Center to Participate in Liberal Arts Conference at Jackson State University
Center to Participate in Liberal Arts Conference Presented by Jackson State University
Faculty, staff, and an alumnus of the Center will participate in the [Re]Defining Liberal Arts Education in the 21st Century Conference on the Liberal Arts next week at Jackson State University. The Conference, to be held October 6 – 8, will include a keynote address by Dr. William D. Adams, Chair of the National Endowment for the Humanities. JSU’s description of the conference:
The purpose of this first conference, scheduled for October 6-8, 2016, is to explore the reasons Liberal Arts disciplines are undervalued by students, parents, and others and to examine how we might [re]define or reframe our roles in an increasingly multi-disciplinary and inter-disciplinary academic world in which job preparedness appears to be the goal of higher education rather than critical and analytical thinking and writing. At the conference, we will also discuss the role of and need for a conference on the liberal arts and how we might move forward.
On Friday, October 7, a series of free plenary sessions will be available to the general public, including a keynote address by Dr. William D. Adams, Chairman of the National Endowment for the Humanities, at 2 p.m. in the JSU College of Liberal Arts room 166/266. Chairman Adams will discuss “the ways a robust liberal arts education can help students confront the opportunities and concerns of the 21st Century.”
See the full schedule here.
Center people will participate in two panels:
Documentary Work in Mississippi
JSU Student Center Theater
Thursday, October 6, 1:30-2:45 p.m.
Turry Flucker, Mississippi Arts Commission (and SST alum)
Andy Harper, Southern Documentary Project, University of Mississippi
David Wharton, Center for the Study of Southern Culture, University of Mississippi
Sara Wood, Southern Foodways Alliance, University of Mississippi
Moderator: Jennifer Joy Jameson, Mississippi Arts Commission
Documentary work has a significant history in Mississippi, with photographers, recording engineers, oral historians, folklorists, and filmmakers all showing great interest in the state’s people since the early twentieth century. In the twenty-first century, many young people grow up as documentarians, almost constantly recording themselves and their surroundings with photography and film. In truth, one could argue that doing documentary work in thoughtful, responsible ways is a new form of literacy. We propose a discussion panel about contemporary documentary work in Mississippi and how it relates to education, scholarship, social justice, and cultural tourism. Questions include many of the following: What are the best subjects for documentary work, and what are the reasons for such work? Who decides the ethics of taking pictures, audio, or video? How is documentary work responsible to the subjects of that work, and what effect does documentary work have on a community? How does documentary work function as an archival resource as technology continually changes? How does documentary work intersect with political action? How do we best teach about documentary work in an age when so many people are doing such work outside academic settings? How do we make accessible the best documentary work in an age when so many people are sharing their work online? What are the best examples of good, responsible, compelling documentary work? And are there ways good documentary work can serve the purposes of education, greater cultural understanding among groups, and cultural tourism?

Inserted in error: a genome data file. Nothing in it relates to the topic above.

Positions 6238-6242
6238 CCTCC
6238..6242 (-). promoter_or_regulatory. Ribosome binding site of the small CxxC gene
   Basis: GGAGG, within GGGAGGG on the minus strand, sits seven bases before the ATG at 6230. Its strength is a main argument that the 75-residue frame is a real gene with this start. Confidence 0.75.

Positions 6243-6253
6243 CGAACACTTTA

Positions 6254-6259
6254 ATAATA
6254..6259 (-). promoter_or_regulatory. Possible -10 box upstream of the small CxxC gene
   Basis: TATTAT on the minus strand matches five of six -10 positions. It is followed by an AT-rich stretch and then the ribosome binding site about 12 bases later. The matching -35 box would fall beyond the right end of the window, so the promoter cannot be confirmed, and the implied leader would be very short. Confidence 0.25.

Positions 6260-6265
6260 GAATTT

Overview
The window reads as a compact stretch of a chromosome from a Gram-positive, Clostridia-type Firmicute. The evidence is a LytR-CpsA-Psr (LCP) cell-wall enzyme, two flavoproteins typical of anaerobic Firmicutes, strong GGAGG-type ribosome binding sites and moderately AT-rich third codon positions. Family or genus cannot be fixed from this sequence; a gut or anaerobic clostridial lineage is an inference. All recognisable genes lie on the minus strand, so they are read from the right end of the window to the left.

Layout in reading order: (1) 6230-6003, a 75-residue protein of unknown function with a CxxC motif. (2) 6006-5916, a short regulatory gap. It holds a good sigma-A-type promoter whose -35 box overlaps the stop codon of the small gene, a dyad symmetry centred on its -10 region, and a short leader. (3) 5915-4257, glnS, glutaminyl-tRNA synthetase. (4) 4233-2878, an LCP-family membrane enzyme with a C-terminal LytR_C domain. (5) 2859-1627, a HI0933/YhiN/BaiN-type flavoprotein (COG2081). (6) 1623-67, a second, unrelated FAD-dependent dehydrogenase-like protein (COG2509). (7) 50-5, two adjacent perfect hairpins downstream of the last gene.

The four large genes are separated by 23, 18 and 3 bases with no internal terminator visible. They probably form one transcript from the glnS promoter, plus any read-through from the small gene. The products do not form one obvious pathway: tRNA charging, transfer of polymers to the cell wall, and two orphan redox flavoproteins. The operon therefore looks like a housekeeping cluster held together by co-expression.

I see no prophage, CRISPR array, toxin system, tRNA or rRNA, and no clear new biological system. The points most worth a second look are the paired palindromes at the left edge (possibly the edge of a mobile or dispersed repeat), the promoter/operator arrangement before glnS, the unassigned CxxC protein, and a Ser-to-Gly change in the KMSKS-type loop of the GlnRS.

Teaching about Mississippi in Trying Times
JSU Student Center Theater
Friday, October 7, 9:00-10:15 a.m.
Bridget Smith Pieschel, Mississippi University for Women
D’Andra Orey, Jackson State University
Jason Ward, Mississippi State University
Otis Pickett, Mississippi College
Moderator: Ted Ownby, University of Mississippi
This will be a discussion about teaching about Mississippi while living in times of struggle in the state. Maybe all times are in fact trying, but there are special challenges—and special opportunities—about teaching classes about Mississippi and the American South in a period with controversies over the Mississippi flag, over new laws passed by the 2016 Mississippi legislature, over language in American political discussion, over university and state symbols, and over moments of violence inside and outside the state. We live in exciting, frustrating times with new questions almost every day about rights and inclusiveness, race, gender, and sexuality, free speech and hate speech, religion and the definition of values, and memory, power, and symbols. The panel brings together scholar-teachers at five Mississippi colleges and universities to discuss how they address such issues as citizens of their institutions. How do they address such issues in their classes? Outside their classes? In reading and research assignments? With parallels to other movements and issues? How do activism and teaching work together, or do they move in separate directions with separate languages and goals? And how do teaching and scholarship reflect, respond to, and contribute to our discussions?